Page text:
Even though that day is still far off in the future, Joffe is already laying the groundwork for a successful transition. Her agency, she says, is organized into horizontal "teams" rather than the more traditional, vertical hierarchy.

The company's growth is reflected in CAP's new offices at the upper end of Main Street, where vibrant red walls give a high-energy vibe. "You just have to look at the skyline," Joffe says, gesturing toward the window, to see the potential for growing not only her business, but her clients' businesses as well.

With all the cranes dotting the cityscape, it makes sense that CAP's local client mix is heavy on home builders and real estate developers, including Detroit-based Triton Companies. Triton, in partnership with RBS Companies, is the developer behind One Palm, a condominium/retail project to be built adjacent to the M&I Bank Building on Palm Avenue at Ringling Boulevard in downtown Sarasota. "When we met for breakfast," Joffe says of her first meeting with Triton executives, "they asked me if I was connected to the good old boy club in town and I said, 'No, and I probably never will be.' I had to be honest. But then I told them [Triton] what I thought they should do and they must have liked it." Other CAP clients include Standard Pacific Homes, Pag Print Machinery, the state of Vermont, Carlson Studio Architecture, Charleston Place Development, Bank of Bennington, The Equinox Resort and Spa and HealthTrust LLC, an appraiser in the Medicaid/Medicare industry.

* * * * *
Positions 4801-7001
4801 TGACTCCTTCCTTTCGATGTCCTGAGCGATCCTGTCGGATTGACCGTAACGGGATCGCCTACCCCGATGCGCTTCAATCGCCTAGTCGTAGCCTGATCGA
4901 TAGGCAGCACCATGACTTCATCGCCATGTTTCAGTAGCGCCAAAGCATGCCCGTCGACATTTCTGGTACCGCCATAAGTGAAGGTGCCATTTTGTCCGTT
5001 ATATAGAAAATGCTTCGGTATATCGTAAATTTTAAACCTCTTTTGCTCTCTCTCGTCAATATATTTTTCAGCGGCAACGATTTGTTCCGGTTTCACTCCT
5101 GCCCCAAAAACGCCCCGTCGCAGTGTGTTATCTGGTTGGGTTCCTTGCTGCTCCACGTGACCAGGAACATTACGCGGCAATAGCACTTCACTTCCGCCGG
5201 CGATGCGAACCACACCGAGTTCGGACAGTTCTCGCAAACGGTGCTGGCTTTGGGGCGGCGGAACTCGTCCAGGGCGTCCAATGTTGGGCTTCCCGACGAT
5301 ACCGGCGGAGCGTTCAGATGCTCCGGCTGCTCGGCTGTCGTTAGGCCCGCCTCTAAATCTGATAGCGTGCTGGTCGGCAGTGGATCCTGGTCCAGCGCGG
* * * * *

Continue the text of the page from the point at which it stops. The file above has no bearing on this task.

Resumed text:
The downside to the region's high-end growth is a talent pool that Joffe sees as diminished due to lack of housing-and a few growing pains for the city, as well. Joffe describes Sarasota as being on the cusp of adolescence-almost, but not quite, "a teenager" in terms of its "life cycle" as a city. "It still has that small-town mentality in some ways, which is great socially," Joffe says. But from a business point of view, she says, that mentality can hamper the creative thinking necessary to take businesses to the next level.